What happened

Shares of Workhorse Group (NASDAQ:WKHS) fell 52.9% in February, according to data provided by S&P Global Market Intelligence, after the U.S. Postal Service decided to look elsewhere when awarding a $6 billion vehicle contract. The loss doesn't doom Workhorse's business, but it does add to the challenges the start-up electric truck maker faces.

WKHS Chart

WKHS data by YCharts

So what

Workhorse has won some orders for its electric truck, but investors had bid the stock up by nearly 100% in the last six months on hopes that the company would secure a massive order to replace more than 150,000 Post Office delivery trucks over the next decade.

The Post Office had other ideas, on Feb. 23 announcing it had awarded Oshkosh an initial $482 million design contract to modernize its fleet. The 10-year contract is expected to be worth $6 billion in total. Workhorse shares lost a significant portion of their value after the contract was announced, and didn't recover much in the final days of the month as investors digested the news.

A line of Postal Service delivery trucks.

Image source: Getty Images.

Now what

Workhorse has said it is considering protesting the award, a common step in government procurement, and intends to meet with Postal Service execs in the coming days to discuss the contract.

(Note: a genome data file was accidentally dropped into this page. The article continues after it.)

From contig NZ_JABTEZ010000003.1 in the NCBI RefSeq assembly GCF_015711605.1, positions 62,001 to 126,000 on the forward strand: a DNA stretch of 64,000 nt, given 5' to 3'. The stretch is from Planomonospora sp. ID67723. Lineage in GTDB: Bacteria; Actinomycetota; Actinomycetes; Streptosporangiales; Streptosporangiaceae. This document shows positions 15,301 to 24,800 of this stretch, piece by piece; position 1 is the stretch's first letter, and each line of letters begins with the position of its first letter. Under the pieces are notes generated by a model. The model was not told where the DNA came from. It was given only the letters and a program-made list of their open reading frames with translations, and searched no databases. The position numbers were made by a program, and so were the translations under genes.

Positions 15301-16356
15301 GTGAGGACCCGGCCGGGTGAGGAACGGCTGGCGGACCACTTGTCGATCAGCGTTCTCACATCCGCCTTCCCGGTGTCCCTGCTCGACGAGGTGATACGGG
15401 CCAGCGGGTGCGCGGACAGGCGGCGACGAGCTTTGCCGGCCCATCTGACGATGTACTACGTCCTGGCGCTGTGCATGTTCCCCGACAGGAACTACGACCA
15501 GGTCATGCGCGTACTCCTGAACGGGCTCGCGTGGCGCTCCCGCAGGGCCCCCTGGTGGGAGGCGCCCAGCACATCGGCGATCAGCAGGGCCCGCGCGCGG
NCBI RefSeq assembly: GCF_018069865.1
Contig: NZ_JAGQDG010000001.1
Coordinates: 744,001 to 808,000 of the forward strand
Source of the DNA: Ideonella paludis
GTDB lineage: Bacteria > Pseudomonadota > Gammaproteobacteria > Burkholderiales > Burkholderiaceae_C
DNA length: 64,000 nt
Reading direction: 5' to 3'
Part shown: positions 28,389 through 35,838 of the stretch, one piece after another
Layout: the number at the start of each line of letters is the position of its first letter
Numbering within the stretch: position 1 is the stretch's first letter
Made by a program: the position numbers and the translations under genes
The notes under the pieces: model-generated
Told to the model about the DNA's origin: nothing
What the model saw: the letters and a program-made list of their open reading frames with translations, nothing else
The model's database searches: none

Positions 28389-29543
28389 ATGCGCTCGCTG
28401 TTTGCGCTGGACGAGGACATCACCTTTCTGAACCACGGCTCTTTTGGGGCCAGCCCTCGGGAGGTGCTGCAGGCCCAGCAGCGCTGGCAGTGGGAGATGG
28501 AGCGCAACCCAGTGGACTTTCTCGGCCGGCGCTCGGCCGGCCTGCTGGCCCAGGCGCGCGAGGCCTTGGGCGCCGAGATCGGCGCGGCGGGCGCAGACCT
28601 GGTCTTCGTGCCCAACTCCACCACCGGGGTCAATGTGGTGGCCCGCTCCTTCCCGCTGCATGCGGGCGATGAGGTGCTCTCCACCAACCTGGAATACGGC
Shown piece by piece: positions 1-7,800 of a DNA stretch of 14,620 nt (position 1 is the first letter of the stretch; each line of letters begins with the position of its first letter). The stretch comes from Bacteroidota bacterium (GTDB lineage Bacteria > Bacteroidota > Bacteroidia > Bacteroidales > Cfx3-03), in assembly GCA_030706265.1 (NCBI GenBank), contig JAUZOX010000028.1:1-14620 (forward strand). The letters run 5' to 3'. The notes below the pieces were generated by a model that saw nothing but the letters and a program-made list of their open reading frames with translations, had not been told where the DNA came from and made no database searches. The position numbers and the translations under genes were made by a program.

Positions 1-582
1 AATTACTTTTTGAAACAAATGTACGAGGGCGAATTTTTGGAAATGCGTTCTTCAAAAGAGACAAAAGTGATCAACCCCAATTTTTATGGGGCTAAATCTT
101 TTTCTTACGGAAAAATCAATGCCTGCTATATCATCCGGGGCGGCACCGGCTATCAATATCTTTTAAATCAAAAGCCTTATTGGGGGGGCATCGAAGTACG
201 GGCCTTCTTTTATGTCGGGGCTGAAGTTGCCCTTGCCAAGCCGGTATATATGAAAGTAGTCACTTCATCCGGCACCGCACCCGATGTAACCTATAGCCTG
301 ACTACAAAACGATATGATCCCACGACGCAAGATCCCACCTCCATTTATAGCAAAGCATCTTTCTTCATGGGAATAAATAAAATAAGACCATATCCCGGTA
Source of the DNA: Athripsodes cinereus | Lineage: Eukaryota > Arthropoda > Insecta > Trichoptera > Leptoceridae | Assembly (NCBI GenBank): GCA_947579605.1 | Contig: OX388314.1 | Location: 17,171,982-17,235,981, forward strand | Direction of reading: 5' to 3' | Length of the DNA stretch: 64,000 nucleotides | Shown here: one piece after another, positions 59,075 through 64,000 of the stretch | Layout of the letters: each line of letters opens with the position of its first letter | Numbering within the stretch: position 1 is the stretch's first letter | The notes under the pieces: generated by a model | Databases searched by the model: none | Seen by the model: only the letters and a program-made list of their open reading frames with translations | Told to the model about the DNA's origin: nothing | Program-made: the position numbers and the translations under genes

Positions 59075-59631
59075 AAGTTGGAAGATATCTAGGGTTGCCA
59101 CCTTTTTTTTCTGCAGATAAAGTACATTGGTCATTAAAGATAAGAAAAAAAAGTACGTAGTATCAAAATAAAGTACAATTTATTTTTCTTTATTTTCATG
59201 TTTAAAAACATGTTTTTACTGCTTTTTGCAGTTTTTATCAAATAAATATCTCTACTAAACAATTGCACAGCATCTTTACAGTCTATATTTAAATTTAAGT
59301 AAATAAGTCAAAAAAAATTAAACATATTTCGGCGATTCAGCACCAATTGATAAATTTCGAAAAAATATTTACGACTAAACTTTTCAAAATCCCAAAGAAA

The entire contract always seemed a long shot for a company that only intends to manufacture 1,800 vehicles in 2021, but investors were hoping that Workhorse would at least get a slice of the order. The Postal Service appeared to favor Oshkosh because it has experience manufacturing at scale, and likely was drawn to the lower maintenance and upkeep expense of a uniform fleet.

Even without the Postal Service order, Workhorse has a backlog of more than 8,000 vehicles worth about $600 million in future revenue. The company still has the opportunity to become a solid long-term investment. But unless the Postal Service changes its mind, there will be no easy shortcut Workhorse can use to quickly gain manufacturing scale and relevance.

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